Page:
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Gleyber Torres will have chance to win third base job, Brian Cashman says

The Yankees appear to have no interest in bidding for Todd Frazier.

On Monday Nov. 13, 2017 at a celebrity golf outing for the MLB Youth Academy, Yankees outfielder Aaron Hicks talked about the 2017 season and what the outlook is for 2018. (Credit: MLB)

ORLANDO, Fla. — Hyped Yankees prospect Gleyber Torres entered spring training with zero chance of making the big-league club out of camp, regardless of performance. That will not be the case next year.

The 20-year-old’s season ended with Triple-A Scranton/Wilkes-Barre on June 17 when he suffered a torn left ulnar collateral ligament that required Tommy John surgery. Many still consider Torres the top position prospect in the sport, and he will be given a chance to win the starting job at third base.

“I think it’s Headley’s more to defend,” Brian Cashman said Tuesday on the second day of the annual general managers’ meetings.

That would be Chase Headley, entering the final year of a four-year, $52-million contract. Headley lost his job at the trade deadline when the Yankees brought in Todd Frazier, a free agent for whom they have little to no interest. That leaves Headley as the presumed starter, but he will be pushed in camp by Torres and possibly Miguel Andujar, who plays only third.

When Cashman was asked if he would be comfortable entering 2018 with Headley starting at third, he said, “Yeah. And then, we have the pups who want to take a shot at it at the same time.”

Torres, who also can play second base and shortstop, is the most intriguing name in the near term. He was the centerpiece of the Aroldis Chapman deal with the Cubs at the 2016 trade deadline. Torres had an electrifying spring training in 2017, producing a .448/.469/.931 slash line in 19 games before being sent to minor-league camp. He started the season with Double-A Trenton but was promoted May 21 to Triple A. After compiling a .304/.404/.443 slash line with two homers, three doubles, a triple and 16 RBIs in 22 games, he injured his elbow diving head first at the plate.

Torres, who turns 21 Dec. 13, recently began baseball activities, and the expectation is he’ll be completely recovered well before spring training.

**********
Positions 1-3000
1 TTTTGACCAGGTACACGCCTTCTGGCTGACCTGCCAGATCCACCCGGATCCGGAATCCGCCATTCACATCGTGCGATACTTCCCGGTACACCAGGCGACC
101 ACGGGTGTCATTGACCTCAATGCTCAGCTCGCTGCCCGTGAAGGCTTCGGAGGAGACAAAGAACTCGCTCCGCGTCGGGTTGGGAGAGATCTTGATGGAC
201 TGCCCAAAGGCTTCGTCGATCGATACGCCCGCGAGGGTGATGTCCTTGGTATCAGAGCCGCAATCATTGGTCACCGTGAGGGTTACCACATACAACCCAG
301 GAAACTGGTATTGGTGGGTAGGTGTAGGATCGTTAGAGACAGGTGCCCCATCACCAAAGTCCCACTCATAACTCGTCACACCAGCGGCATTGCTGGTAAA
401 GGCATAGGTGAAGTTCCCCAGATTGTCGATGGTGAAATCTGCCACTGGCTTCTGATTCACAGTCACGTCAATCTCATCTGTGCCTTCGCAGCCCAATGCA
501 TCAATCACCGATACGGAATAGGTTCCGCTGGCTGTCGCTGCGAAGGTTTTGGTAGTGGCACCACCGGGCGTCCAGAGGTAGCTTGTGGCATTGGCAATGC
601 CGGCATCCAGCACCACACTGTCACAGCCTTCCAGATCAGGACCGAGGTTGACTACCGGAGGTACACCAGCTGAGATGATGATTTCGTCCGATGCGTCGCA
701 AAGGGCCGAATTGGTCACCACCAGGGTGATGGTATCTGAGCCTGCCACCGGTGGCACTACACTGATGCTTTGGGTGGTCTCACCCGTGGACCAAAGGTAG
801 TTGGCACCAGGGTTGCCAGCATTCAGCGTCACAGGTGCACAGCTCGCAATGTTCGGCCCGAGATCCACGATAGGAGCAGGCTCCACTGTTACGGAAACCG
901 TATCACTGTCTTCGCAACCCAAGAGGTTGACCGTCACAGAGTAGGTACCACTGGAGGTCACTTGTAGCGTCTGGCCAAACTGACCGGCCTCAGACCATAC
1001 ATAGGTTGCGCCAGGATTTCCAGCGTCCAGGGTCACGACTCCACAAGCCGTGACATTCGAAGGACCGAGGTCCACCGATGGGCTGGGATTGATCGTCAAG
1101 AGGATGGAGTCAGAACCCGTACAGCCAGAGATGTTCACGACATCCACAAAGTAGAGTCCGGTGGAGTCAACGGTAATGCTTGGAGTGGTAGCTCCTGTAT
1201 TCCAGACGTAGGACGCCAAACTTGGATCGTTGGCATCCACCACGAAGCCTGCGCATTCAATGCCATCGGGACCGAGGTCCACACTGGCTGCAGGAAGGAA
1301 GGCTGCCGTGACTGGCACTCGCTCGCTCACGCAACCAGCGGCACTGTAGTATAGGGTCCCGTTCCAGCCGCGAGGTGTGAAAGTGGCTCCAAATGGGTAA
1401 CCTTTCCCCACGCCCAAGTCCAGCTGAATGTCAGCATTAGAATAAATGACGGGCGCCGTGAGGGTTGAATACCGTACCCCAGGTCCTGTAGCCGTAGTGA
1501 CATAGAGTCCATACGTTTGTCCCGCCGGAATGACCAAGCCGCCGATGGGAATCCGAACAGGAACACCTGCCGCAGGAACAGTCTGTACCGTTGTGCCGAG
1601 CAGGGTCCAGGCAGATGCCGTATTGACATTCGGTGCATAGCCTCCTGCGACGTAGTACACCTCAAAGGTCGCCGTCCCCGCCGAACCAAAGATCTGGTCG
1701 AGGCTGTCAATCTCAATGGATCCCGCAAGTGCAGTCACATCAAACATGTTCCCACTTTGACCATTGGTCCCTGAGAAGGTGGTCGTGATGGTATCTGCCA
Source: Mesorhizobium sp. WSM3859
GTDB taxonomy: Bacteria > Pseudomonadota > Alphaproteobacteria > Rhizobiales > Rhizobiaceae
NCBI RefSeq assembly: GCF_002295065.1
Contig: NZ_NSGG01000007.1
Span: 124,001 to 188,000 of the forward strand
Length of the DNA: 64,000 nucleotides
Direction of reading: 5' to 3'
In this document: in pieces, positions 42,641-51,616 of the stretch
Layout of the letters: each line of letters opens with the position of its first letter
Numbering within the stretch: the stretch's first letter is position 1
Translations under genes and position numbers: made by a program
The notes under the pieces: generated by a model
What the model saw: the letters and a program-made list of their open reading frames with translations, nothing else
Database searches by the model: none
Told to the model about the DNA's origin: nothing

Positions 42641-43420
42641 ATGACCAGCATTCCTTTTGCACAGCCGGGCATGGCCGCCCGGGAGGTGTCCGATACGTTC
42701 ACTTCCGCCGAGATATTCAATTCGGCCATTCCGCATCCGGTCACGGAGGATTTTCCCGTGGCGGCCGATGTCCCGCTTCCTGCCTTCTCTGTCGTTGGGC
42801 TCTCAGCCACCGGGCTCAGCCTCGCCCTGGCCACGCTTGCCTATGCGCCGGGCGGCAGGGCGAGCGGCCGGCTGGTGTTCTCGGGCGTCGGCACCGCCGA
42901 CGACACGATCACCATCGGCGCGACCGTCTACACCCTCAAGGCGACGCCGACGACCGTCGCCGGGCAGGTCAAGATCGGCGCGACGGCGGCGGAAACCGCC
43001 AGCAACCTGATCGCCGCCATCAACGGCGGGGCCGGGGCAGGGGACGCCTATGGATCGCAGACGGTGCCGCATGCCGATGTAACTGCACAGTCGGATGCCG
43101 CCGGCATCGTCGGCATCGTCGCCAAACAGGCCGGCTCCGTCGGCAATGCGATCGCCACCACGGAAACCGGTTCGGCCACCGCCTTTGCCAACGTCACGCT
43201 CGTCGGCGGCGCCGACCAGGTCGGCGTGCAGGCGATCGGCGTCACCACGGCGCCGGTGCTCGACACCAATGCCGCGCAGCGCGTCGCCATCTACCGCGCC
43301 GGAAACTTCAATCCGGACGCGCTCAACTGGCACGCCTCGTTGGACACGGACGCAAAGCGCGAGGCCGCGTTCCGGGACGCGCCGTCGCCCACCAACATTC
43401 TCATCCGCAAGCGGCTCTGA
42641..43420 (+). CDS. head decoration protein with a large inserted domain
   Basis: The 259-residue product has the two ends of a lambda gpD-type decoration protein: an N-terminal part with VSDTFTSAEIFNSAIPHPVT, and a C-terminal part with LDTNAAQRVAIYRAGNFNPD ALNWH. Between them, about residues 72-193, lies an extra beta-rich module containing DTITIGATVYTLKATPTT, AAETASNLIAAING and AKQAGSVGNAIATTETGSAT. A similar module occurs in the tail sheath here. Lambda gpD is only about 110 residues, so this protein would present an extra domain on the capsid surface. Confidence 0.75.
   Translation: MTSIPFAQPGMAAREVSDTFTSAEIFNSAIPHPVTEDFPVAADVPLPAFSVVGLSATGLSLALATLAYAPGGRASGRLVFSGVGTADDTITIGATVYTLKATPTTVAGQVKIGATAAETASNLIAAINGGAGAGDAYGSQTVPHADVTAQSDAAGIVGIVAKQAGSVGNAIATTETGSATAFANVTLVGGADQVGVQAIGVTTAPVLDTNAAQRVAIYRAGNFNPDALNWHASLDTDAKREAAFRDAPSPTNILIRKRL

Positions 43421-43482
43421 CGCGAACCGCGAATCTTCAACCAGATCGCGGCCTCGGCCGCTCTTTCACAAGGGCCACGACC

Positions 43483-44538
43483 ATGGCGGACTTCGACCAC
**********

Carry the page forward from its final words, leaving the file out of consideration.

“I know last year everybody, coaching staff included, was saying this guy’s ready to go,” Cashman said. “We said, ‘No, no, no, he hasn’t played above A-ball yet.’ Obviously, that’s changed. He’s in a better position than a year ago, but he’s coming off an injury. We’ll see what it looks like.”

One opposing team talent evaluator who has watched Torres for several years said he wouldn’t be shocked to see him prevail in any competition he’s part of. “Winning player,” the scout said. “The way he goes about his business, everything. The total package.”

Although Starlin Castro, an All-Star last season, seems entrenched at second, trading him can’t be ruled out.

“We’ll just see how the winter plays out with it all,” Cashman said. “The easy thing to say is Gleyber comes to major-league camp and competes but starts at Triple-A because that’s the safest route. But I’m not denying anybody the chance to make the club and push their way into the mix.”

That also goes for Clint Frazier, the 23-year-old outfielder who showed some pop after his call-up last season. Cashman said he likely will be “blocked” from the big leagues by Aaron Judge, Aaron Hicks, Brett Gardner and Jacoby Ellsbury to start the season, but circumstances can change.

“Whether it’s Gleyber Torres, whether it’s Andujar, whether it’s Clint Frazier,” Cashman said. “Those guys are all serving notice on the more established players that ‘Don’t sleep on us because we’re trying to take what you’ve got.’ ”

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